For a long time now, the country has made no adjustments to its pension system to ward off the imminent demographic problems caused by an increasingly aging population. "The social security system is not future-proof," says Kooths. The most recent changes have come at the expense of future generations and taxpayers, the economist says.

Low euro exchange rates favored German exports

Nevertheless, things seemed to go well for the German economy at the start of the Merkel era. In part, this can be explained by the economic downturn caused by the euro debt crisis of 2011-2012. Unlike in the previous decade, the low euro exchange rate favored German exports and made money flow into German coffers. And since then-European Central Bank president Mario Draghi's decision to save the euro "whatever it takes" in 2012, this money has become cheaper and cheaper.

In the long run, these factors inflated the prices of real estate and other sectors but failed to contribute to the future viability of the country. "With the financial crisis and the national debt crisis that followed, economic policy got into crisis mode, and it never emerged from it again," says DZ chief economist Holstein. Policy, he explains, was geared towards countering crises and maintaining the status quo. "The goal of remaining competitive fell to the background, as did issues concerning the future."

In the traditional field of manufacturing, the situation deteriorated significantly. The Institut der Deutschen Wirtschaft (IW), which regularly measures and compares the competitiveness of industries in different countries, recently concluded that German companies have lost many of the advantages they had gained. The high level of productivity, which used to be one of the country's strengths, faltered in the years before the pandemic.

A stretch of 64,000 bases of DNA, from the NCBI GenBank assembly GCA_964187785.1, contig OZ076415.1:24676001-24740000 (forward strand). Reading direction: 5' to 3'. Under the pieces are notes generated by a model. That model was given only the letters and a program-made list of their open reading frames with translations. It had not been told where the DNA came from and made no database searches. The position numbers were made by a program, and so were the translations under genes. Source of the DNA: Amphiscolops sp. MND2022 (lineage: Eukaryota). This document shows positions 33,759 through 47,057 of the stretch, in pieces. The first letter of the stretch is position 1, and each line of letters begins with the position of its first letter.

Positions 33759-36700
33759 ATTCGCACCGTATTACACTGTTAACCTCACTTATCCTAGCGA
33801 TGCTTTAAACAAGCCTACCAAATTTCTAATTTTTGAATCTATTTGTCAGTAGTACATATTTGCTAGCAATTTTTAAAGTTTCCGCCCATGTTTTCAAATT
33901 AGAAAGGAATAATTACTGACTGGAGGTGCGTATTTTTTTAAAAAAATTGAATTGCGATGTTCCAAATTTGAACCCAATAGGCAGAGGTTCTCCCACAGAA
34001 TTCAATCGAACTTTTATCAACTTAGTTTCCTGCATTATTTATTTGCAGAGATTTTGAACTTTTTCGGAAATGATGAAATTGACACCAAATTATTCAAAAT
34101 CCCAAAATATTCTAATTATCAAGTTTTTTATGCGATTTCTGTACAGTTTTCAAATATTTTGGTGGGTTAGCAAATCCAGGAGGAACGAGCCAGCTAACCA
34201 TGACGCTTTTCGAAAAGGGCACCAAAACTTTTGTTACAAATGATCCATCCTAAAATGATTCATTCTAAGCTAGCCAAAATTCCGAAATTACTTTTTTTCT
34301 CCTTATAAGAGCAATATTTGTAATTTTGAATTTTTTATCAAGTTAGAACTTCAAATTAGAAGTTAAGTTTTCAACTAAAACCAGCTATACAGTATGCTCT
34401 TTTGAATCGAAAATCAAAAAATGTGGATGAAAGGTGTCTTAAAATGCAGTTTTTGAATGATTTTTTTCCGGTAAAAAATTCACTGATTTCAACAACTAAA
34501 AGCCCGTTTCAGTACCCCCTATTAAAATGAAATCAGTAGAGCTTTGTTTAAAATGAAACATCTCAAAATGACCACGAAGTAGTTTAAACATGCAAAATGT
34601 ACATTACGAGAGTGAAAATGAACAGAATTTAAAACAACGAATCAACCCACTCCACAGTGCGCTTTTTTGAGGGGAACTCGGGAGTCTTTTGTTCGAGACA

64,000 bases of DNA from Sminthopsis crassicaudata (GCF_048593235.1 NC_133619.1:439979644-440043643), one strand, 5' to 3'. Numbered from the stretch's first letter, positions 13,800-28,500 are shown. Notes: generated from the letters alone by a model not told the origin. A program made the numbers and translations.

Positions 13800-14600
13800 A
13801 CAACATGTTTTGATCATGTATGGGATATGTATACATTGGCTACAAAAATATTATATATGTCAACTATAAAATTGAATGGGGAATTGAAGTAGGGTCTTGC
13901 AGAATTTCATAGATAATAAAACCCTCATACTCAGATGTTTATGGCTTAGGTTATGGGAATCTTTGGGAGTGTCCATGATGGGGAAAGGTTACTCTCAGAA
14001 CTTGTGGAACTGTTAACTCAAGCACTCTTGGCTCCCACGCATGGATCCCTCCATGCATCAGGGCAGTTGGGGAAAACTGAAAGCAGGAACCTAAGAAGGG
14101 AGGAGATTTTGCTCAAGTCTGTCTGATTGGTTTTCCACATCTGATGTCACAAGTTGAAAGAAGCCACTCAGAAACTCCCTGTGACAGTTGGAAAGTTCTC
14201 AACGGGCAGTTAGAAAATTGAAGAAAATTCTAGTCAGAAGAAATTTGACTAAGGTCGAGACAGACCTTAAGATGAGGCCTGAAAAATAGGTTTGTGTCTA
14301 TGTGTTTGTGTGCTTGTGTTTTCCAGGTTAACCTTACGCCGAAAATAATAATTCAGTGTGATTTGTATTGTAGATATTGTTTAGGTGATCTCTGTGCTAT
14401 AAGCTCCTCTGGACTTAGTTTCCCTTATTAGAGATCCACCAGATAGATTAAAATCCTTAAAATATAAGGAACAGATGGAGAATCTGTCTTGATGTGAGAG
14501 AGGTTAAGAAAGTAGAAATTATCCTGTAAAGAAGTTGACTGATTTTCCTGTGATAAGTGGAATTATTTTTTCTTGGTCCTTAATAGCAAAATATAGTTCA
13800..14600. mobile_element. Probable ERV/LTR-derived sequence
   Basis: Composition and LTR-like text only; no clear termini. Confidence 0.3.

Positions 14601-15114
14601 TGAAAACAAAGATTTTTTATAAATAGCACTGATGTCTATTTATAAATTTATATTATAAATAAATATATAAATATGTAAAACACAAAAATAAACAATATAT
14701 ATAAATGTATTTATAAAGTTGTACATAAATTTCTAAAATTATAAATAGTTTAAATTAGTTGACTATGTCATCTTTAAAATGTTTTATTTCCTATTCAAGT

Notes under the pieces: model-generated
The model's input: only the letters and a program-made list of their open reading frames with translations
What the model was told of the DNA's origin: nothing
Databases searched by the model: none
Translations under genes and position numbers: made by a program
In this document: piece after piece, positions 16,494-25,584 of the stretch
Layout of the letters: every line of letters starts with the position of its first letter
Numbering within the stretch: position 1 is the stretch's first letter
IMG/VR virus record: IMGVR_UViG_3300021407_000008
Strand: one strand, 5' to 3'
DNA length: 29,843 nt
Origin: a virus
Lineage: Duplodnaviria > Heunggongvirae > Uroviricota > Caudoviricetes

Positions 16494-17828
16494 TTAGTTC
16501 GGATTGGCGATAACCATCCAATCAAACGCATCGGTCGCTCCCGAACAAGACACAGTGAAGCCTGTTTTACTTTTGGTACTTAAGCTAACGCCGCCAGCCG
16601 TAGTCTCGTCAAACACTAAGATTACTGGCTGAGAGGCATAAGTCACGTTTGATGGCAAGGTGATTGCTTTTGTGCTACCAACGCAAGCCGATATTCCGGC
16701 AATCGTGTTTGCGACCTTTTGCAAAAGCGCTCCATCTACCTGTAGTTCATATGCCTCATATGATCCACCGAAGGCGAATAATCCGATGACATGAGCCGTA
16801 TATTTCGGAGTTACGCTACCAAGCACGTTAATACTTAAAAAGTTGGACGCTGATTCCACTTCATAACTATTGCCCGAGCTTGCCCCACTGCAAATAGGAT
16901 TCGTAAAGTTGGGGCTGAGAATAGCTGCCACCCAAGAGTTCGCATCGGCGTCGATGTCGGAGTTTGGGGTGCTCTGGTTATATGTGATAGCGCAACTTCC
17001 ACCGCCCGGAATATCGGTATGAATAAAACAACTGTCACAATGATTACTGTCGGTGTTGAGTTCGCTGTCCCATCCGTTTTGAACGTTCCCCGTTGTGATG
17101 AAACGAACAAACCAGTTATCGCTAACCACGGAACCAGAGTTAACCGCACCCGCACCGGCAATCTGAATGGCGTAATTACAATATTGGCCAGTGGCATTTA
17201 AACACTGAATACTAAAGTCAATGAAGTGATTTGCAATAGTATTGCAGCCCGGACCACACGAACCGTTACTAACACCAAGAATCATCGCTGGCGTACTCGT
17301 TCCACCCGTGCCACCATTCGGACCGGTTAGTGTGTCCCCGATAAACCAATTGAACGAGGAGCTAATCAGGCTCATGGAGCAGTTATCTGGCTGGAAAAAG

Kooths, of IfW Kiel, points out that private investment in the German economy has declined in recent years, while the "government quota" in the economy, which describes the amount of government expenditure against the GDP, grew significantly during Merkel's tenure, from 43.5% in 2005 to 46.5% in 2019. Kooths concludes that: "Overall, the state's influence on economic activity has increased significantly."

Another very crucial aspect of competitiveness, at least from the point of view of skilled workers and companies, has been neglected by German politics for years: taxes and social contributions. The country has among the highest taxes on income in Europe, and corporate taxes are also hardly as high as in Germany anywhere in the industrialized world. "In the long run, high tax rates always come at the expense of economic dynamism and can even prevent new companies from being set up," warns Kooths.

Startups can renew an economy and lay the foundation for future prosperity. Between the year 2000 and the Covid-19 crisis, fewer and fewer new companies were created every year. Economists from left to right are unanimous: Angela Merkel is leaving behind a country with considerable need for reform.